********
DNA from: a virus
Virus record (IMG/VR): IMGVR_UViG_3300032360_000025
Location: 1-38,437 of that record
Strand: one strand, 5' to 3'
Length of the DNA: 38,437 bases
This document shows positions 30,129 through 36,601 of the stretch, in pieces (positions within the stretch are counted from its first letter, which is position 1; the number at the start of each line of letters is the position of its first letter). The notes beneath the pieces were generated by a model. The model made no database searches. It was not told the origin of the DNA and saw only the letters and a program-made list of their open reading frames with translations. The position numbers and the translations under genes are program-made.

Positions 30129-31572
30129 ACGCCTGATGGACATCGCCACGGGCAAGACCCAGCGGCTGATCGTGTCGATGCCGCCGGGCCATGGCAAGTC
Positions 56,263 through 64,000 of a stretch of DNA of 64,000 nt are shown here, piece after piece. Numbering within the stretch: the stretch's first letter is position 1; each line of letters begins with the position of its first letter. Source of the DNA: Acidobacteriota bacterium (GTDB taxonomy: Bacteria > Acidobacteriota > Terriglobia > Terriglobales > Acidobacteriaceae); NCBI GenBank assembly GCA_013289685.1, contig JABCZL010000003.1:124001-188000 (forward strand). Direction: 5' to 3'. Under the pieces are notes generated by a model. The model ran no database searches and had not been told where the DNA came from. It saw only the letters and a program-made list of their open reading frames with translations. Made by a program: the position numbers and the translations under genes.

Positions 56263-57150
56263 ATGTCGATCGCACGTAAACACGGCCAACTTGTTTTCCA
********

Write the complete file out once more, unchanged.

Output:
DNA from: a virus
Virus record (IMG/VR): IMGVR_UViG_3300032360_000025
Location: 1-38,437 of that record
Strand: one strand, 5' to 3'
Length of the DNA: 38,437 bases
This document shows positions 30,129 through 36,601 of the stretch, in pieces (positions within the stretch are counted from its first letter, which is position 1; the number at the start of each line of letters is the position of its first letter). The notes beneath the pieces were generated by a model. The model made no database searches. It was not told the origin of the DNA and saw only the letters and a program-made list of their open reading frames with translations. The position numbers and the translations under genes are program-made.

Positions 30129-31572
30129 ACGCCTGATGGACATCGCCACGGGCAAGACCCAGCGGCTGATCGTGTCGATGCCGCCGGGCCATGGCAAGTC
Positions 56,263 through 64,000 of a stretch of DNA of 64,000 nt are shown here, piece after piece. Numbering within the stretch: the stretch's first letter is position 1; each line of letters begins with the position of its first letter. Source of the DNA: Acidobacteriota bacterium (GTDB taxonomy: Bacteria > Acidobacteriota > Terriglobia > Terriglobales > Acidobacteriaceae); NCBI GenBank assembly GCA_013289685.1, contig JABCZL010000003.1:124001-188000 (forward strand). Direction: 5' to 3'. Under the pieces are notes generated by a model. The model ran no database searches and had not been told where the DNA came from. It saw only the letters and a program-made list of their open reading frames with translations. Made by a program: the position numbers and the translations under genes.

Positions 56263-57150
56263 ATGTCGATCGCACGTAAACACGGCCAACTTGTTTTCCA